Dibblers get a second chance on Australian island

"This is a significant step forward in growing the number of dibblers in the wild," Western Australia's Environmental Minister Albert Jacob said.

By Brooks Hays
A young dibbler ready for a new home. Photo by Perth Zoo
A young dibbler ready for a new home. Photo by Perth Zoo

PERTH, Australia, Oct. 15 (UPI) -- Pushed to the brink of extinction by land clearing and growing populations of feral cats and foxes, a rare marsupial in Western Australia is trying to make a comeback -- with a little help from their human friends.

Recently, 29 dibblers were reintroduced to Gunton Island, a remote spot off the coast of the southern tip of Western Australia, part of the Recherche Archipelago. The small, nocturnal marsupials, which look like a cross between a mouse and a chipmunk, won't face the threat of foxes and cats on the more than 230 wild acres.


The 29 transports include 28 dibblers birthed and weaned by biologists with Perth Zoo's dibbler breeding program. They're joined by one wild caught dibbler.

"This is a significant step forward in growing the number of dibblers in the wild," Albert Jacob, Western Australia's environmental minister, said in a press release. "Gunton Island is free of feral predators and has the right type of habitat to support the species."

"There are five established populations of dibblers elsewhere in Western Australia, of which four consist of less than 50 animals each," Jacob explained. "We are in the early stages of establishing a further two populations and creating another safe haven for this species is vitally important for its long-term survival."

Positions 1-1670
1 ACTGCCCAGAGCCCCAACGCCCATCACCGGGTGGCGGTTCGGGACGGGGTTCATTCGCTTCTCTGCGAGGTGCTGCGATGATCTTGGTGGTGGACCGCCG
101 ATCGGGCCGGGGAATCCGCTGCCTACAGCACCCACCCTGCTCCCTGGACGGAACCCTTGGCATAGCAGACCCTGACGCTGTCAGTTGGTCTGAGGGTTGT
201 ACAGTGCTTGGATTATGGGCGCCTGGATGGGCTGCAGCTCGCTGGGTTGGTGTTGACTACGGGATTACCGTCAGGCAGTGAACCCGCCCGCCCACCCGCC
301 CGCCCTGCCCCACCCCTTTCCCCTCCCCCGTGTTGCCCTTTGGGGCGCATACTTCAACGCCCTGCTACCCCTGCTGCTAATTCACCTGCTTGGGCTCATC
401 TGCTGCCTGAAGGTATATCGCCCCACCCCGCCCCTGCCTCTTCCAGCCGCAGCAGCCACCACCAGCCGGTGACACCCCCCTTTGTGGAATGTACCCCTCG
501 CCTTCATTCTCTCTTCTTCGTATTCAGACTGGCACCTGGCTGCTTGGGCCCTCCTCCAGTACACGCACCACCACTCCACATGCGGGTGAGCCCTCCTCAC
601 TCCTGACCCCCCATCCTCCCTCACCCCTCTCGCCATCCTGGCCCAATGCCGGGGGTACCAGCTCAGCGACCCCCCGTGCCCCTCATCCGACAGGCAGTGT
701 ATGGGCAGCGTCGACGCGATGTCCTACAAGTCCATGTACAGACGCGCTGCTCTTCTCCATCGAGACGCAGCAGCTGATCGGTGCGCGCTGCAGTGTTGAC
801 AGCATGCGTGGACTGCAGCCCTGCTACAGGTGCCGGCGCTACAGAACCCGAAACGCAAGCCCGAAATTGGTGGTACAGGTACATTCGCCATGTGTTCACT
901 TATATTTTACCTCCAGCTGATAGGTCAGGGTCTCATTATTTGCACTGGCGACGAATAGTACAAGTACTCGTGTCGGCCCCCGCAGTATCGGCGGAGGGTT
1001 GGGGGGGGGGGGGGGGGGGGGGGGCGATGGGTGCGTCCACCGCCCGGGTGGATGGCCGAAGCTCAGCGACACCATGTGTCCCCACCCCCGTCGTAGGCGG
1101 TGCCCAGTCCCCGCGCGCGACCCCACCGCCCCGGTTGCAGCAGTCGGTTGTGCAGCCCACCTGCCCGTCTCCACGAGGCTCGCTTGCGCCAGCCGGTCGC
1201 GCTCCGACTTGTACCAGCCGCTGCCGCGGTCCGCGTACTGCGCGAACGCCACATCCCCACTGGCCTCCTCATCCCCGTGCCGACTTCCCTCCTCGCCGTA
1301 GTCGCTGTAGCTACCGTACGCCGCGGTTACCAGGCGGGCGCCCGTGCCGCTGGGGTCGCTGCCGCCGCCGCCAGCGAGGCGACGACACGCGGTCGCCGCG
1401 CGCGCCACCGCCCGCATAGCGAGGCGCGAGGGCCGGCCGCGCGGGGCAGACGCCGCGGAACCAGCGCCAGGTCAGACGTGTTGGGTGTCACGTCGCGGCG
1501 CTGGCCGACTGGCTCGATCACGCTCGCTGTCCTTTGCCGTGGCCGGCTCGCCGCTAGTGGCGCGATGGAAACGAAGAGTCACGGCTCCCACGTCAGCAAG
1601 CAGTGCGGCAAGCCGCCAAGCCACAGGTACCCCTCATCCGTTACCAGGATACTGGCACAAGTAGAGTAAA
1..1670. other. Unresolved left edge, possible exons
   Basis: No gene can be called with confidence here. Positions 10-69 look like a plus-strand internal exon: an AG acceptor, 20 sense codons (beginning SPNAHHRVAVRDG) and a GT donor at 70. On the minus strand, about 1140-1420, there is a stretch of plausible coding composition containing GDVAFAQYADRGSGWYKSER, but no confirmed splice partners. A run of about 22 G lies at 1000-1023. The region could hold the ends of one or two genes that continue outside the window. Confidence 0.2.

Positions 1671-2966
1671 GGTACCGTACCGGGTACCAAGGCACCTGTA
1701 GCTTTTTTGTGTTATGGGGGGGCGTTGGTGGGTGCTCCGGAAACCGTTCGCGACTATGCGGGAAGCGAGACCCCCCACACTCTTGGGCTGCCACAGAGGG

Dibblers were thought to have disappeared in the early parts of the 20th century, presumed enxtinct for nearly 70 years. But isolated populations were later found both on the mainland and coastal islands in the 1960s and 70s.

As it became clear these populations were unlikely to last, conservationists and biologists in Perth began a breeding program. Since 1997, more than 800 dibblers have been successfully introduced to remote islands and wildlife preserves in Western Australia.

Over the next two years, program leaders hope to release another 150 on Gunton Island over the next two years. But it won't be easy. The females are rather picky when it comes to choosing a mate.

"It is a one-off event -- if they do not fall pregnant you do not usually get a second chance," Perth Zoo animal health and research director Peter Mawson told Science Network Western Australia.

Though foxes and cats are not as much of a threat, the dibbler population requires regular monitoring to make sure they're properly adapting to their new environs.

"These days, the most dramatic impact on dibblers is the changing climate which is leading to bushfires becoming more frequent, intense and burning over bigger areas," Mawson said.


Latest Headlines